Many companies out there don’t have the bandwidth to cover customer care on every social media platform that their audiences are using, and that’s to be expected. It’s not scalable for one company to answer every question in the digital space, especially not with the huge amount of volume a company like Verizon sees.

Instead of trying to do customer care in every single channel possible, Verizon chooses channels that will be the most helpful and then set them up to do it right. Frequently they’ll see people on channels they don’t support saying, “Hey, they may not be supporting you here, but you can go there instead.” They work to educate customers, letting them know where to go and how to better gain access to information and solve problems.

Read on for the full highlights:

Philips Global Head of Digital and Social Marketing, Blake Cahill

Blake CahillAs the Global Head of Digital and Social Marketing at a company as large and international as PhilipsBlake Cahill sees social as much more than marketing. You can get product research, build communities, tie it to your products, and provide customer care.

To Blake, customer care looks different on different platforms. The people behind customer care on platforms like Facebook are more marketers, because Facebook is more of a relationship-building platform. But on Twitter, people tend to have a real customer service issue and need to get it handled right away. So the customer support team on Twitter needs to include the people that actually understand the product or reservation system (like for an airline) to fix things on-the-fly with real-time issues.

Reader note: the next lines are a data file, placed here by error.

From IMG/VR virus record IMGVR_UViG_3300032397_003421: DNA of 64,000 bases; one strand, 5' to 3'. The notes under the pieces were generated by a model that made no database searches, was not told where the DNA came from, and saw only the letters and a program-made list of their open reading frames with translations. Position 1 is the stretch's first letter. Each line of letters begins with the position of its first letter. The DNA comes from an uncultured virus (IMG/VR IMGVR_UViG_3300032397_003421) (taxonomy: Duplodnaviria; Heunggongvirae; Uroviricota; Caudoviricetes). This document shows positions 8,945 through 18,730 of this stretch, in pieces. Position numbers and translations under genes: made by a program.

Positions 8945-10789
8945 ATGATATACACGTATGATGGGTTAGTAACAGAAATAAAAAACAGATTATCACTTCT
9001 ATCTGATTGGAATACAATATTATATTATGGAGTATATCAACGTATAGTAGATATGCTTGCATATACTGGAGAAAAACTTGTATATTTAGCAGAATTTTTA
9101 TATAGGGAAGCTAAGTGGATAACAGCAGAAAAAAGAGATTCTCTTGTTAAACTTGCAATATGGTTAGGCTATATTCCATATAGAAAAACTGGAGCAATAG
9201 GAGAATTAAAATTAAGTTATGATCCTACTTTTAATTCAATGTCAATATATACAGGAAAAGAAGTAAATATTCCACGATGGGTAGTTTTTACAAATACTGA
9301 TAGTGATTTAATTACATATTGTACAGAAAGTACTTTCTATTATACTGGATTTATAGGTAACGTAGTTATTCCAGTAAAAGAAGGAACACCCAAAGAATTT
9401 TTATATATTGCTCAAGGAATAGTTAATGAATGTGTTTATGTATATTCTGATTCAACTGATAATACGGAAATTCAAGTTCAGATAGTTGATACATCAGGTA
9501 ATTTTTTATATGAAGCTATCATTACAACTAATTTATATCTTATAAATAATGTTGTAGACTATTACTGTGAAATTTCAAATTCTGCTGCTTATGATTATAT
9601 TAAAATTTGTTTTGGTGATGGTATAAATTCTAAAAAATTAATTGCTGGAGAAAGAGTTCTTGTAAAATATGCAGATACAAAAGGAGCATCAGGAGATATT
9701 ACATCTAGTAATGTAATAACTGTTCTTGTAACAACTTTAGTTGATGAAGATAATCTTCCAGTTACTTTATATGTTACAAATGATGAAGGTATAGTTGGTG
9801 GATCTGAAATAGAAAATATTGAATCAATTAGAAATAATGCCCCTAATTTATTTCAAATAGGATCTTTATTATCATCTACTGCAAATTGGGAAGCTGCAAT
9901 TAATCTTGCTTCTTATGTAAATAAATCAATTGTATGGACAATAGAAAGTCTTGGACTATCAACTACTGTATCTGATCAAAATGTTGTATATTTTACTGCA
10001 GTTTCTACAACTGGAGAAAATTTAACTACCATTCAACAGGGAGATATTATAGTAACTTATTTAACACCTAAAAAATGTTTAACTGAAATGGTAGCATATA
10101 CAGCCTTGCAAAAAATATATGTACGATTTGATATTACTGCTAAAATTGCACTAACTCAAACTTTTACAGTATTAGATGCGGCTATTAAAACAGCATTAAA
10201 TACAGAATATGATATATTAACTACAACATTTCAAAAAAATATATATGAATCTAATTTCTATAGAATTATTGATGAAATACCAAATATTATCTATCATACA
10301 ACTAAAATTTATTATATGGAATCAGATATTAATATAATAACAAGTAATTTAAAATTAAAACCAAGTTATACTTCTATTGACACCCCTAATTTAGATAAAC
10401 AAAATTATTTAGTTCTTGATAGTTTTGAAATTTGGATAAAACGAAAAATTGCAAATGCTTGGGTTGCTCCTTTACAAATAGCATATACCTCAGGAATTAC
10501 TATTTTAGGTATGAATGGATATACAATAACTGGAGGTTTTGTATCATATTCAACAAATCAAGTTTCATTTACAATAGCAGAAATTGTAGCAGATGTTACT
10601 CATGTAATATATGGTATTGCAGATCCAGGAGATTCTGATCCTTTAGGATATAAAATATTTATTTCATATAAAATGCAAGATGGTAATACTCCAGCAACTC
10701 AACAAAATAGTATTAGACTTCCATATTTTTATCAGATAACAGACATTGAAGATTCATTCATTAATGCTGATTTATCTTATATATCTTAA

“Most of our care on Twitter, people have a real customer service issue and need to understand—I’ll call it—’all of the innards of your company’ in order to get it resolved. Is there a better way to do real-time customer interaction or marketing or care than Twitter? It couldn’t be more real-time, and isn’t that what we’re all after as brands, to build one-to-one relationships with customers? But it’s hard for organizations to staff for that. So I think there’s still a really big opportunity there for brands, but it does require a real shift in behavior internally, and if your customers are there.”

Read on for the full highlights:

Jackson Hewitt Social Media Marketing Manager, Eric Haftel

Eric Haftel

A very large part of Eric Haftel’s job as the Social Media Marketing Manager at Jackson Hewitt Tax Service is handling customer service on social media. During tax season, that’s no small task.

One of the biggest customer support challenges Eric faces at Jackson Hewitt is also his biggest advantage. Jackson Hewitt has a corporate component, but is mostly a franchisee business. Balancing the voice and involvement of Jackson Hewitt’s franchisees can be tricky, but they’ve work out a system that works for everyone.

Franchisees help come up with promotions and incentives because they know so much about the business and how to take care of the customers. When customers share positive feedback on social media, Eric encourages franchisees to share the good news. On the other hand, negative feedback can be difficult for the franchisees to handle. It’s hard to take a step back and avoid being defensive when you are the one doing the work.

That’s why they’ve set up a system in which Eric and his team can make the first step in communicating with unhappy customers. “That’s where I think it’s actually much more beneficial for me to come in, because I am so far removed to the customer.” Eric gets to the bottom of how the customer feels. Then, it’s easier for the franchisee to get the information from Eric to be better equipped to handle the situation and make it right.

Read on for the full highlights: